By Don Heckman
The bugs took over the beach next to the Santa Monica pier last week. The bugs and a mysterious egg, that is. Bugs in the form of the brilliantly talented members of Cirque du Soleil, revealing their extraordinary physical virtuosity in their latest show, OVO.
For this installment of the company’s numerous events, they have again returned to Santa Monica via their original circus roots, in a 180,000 square feet big top tent – Grand Chapiteau. The huge yellow and blue enclosure has become the home for a “teeming and energetic world of insects.”
The gifted Cirque du Soleil creators – writers, directors, choreographers, designers, composers, costumers, lighting, set and sound designers – along with the performers, of course, only need the stimulus of a fundamental idea to get their juices flowing. And the notion of applying the unique Cirque du Soleil style to a world of insects was enough to produce one of the company’s most unique efforts.
On Wednesday night, the performance opened with the subtle incursions of Jonathan Deans’ sound design – a wildly imaginative collection of rustling beeps and squeaks, sudden roars and rhythmic pulsations. Next, and continuing throughout the evening, the music of Berna Ceppas followed with a stirring collection of melodies, textures and pulsations resonating with the appeal of Cappas’ Brazilian roots. Superb as accompaniment, it was more than good enough to stand on its own as a compelling collection of songs.
The bug motif was especially apparent in the evocative costuming of Liz Vandal, whose vivid imagination produced insect legs and wings, attached to the performers in a kaleidoscopic array of colors. And Gringo Cardia’s imaginative set design managed to create the atmosphere of a bug world with convincing suggestiveness rather than over staged specifics.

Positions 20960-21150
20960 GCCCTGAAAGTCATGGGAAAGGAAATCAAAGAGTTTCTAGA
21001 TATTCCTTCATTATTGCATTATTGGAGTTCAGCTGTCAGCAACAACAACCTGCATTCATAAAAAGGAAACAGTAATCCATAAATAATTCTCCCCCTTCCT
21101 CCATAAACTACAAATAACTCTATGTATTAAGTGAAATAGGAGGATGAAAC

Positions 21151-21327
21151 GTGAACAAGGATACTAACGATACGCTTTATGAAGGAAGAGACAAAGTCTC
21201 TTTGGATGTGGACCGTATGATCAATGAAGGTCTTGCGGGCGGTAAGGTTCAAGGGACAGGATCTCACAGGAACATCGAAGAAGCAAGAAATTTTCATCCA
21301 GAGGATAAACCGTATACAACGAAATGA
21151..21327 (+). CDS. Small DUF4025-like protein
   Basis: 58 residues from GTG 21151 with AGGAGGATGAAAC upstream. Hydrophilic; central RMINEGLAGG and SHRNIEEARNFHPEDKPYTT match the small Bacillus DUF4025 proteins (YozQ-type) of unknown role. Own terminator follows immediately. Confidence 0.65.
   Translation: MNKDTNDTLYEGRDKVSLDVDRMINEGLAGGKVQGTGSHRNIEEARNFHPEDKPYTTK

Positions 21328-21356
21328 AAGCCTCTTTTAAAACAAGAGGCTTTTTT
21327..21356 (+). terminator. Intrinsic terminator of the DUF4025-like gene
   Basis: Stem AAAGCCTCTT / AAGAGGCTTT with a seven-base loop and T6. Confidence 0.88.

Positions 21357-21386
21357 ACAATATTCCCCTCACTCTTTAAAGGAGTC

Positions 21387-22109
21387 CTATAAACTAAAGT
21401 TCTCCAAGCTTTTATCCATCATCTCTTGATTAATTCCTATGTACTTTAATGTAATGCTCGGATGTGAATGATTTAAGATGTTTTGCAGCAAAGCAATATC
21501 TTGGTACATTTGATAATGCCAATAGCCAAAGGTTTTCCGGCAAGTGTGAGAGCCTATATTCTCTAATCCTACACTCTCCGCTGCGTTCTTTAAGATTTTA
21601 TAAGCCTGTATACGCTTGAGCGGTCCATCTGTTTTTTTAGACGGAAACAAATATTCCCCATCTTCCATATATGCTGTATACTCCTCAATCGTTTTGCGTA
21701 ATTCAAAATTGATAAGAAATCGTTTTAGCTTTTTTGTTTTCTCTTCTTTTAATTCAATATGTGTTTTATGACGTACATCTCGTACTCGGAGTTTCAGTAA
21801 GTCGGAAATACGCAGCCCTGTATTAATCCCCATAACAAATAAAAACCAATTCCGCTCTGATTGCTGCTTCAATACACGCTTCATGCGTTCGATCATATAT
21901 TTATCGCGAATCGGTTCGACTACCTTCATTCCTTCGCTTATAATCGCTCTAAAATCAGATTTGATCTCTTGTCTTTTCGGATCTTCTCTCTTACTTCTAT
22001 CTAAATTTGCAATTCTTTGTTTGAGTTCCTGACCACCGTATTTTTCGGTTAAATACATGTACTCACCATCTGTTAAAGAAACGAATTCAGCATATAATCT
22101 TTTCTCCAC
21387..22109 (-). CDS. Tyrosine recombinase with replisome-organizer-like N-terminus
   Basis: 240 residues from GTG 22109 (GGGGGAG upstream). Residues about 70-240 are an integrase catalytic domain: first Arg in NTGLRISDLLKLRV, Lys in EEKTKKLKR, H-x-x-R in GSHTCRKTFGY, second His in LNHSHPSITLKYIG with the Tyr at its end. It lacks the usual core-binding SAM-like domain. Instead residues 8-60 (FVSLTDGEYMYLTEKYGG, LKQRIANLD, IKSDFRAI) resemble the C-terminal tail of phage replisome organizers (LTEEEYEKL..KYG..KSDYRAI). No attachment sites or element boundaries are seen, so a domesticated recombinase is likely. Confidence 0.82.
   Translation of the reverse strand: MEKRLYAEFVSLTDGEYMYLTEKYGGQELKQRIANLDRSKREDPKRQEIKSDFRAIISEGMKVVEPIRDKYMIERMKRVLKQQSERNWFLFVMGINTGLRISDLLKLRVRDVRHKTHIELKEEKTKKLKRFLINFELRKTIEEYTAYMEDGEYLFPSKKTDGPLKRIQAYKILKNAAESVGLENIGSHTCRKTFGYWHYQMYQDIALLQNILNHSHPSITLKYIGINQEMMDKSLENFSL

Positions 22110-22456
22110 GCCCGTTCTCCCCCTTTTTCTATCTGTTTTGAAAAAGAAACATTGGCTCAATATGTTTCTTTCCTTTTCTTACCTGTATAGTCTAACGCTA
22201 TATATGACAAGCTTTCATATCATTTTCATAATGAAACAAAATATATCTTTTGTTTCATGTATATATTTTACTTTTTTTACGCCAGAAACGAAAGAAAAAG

As with all Cirque du Soleil productions, of course, it was the performers themselves whose efforts demanded the greatest attention via a series of set pieces showcasing extraordinary physicality from individuals, duos and ensembles.
Among the ensemble high points: the jaunty food and body juggling of the sextet of Red Ants; the elegant, beautifully balanced formations of the Acrosport yellow and red fleas; the extraordinary, height-defying trapeze work of the Flying Act scarabs. And, perhaps most impressive of all, the remarkable running, leaping, climbing, trampoline-driven action of the 20 performers in the climactic Wall number.
The duo of Butterflies offered a graceful pas de deux on a rope, in a balletic blend of artful strength and flexibility.
Among the soloists, the firefly Diabolos masterfully juggled up to four spinning spools in arcs high above the stage. In Orvalho, a dragonfly displayed the incredibly difficult art of balancing on one hand. And in Slackwire, a spider accomplished the seemingly impossible task of balancing on a slack wire.
Finally, there was Creatura, a strange, bulky figure, part-insect, part-slinky, with limbs twisting and stretching in seemingly impossible directions.
Despite the title – OVO – the large egg that surfaced from scene to scene had little to offer in the way of story continuity. Nor did the comedic interplay between a pair of quirky bugs and a ladybug add much actual humor.
But no matter. The vibrant insects of OVO were irresistibly entertaining, fully capable of conducting their audience into a world rich with visual delights.
Photos and video courtesy of Cirque du Soleil